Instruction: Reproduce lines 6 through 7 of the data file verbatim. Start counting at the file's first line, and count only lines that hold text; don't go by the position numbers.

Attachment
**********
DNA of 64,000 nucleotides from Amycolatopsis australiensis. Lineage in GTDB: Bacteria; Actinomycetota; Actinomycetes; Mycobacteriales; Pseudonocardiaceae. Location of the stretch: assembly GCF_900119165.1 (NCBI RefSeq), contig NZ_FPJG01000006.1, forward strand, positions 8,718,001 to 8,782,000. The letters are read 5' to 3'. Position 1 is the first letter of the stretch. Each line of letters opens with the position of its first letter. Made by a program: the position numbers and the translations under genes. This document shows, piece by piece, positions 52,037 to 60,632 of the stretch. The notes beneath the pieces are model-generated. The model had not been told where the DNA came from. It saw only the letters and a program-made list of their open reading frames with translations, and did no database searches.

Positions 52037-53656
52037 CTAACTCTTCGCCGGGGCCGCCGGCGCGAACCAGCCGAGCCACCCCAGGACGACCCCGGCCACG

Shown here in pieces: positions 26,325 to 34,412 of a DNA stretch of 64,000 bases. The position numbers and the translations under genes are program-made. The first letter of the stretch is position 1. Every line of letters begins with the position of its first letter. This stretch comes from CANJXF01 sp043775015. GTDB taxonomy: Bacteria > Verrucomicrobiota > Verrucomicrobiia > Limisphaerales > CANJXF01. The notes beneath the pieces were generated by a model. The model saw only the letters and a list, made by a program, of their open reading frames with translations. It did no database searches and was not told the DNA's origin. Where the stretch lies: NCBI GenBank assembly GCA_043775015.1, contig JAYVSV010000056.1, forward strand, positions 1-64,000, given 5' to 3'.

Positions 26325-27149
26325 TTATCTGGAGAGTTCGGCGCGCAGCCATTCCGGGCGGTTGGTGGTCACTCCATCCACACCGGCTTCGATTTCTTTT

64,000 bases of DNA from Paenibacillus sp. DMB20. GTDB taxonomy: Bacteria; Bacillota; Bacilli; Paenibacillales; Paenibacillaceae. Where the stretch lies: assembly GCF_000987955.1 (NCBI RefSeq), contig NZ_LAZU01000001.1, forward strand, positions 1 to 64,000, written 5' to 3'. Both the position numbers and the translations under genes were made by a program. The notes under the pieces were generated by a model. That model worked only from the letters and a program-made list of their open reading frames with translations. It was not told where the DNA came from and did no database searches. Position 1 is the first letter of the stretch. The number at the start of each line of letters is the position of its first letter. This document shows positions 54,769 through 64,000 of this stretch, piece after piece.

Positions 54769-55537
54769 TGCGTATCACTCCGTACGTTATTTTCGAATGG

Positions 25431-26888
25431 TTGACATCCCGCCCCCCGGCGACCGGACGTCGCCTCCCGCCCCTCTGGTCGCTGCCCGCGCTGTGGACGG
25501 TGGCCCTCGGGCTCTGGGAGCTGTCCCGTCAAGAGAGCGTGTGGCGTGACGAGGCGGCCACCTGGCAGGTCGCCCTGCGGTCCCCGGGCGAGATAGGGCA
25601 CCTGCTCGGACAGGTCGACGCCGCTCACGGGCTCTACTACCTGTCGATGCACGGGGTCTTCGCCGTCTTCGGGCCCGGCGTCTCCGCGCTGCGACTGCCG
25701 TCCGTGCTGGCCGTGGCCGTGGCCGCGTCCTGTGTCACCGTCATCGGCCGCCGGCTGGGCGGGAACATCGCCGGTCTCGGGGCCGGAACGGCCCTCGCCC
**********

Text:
26325 TTATCTGGAGAGTTCGGCGCGCAGCCATTCCGGGCGGTTGGTGGTCACTCCATCCACACCGGCTTCGATTTCTTTT

64,000 bases of DNA from Paenibacillus sp. DMB20. GTDB taxonomy: Bacteria; Bacillota; Bacilli; Paenibacillales; Paenibacillaceae. Where the stretch lies: assembly GCF_000987955.1 (NCBI RefSeq), contig NZ_LAZU01000001.1, forward strand, positions 1 to 64,000, written 5' to 3'. Both the position numbers and the translations under genes were made by a program. The notes under the pieces were generated by a model. That model worked only from the letters and a program-made list of their open reading frames with translations. It was not told where the DNA came from and did no database searches. Position 1 is the first letter of the stretch. The number at the start of each line of letters is the position of its first letter. This document shows positions 54,769 through 64,000 of this stretch, piece after piece.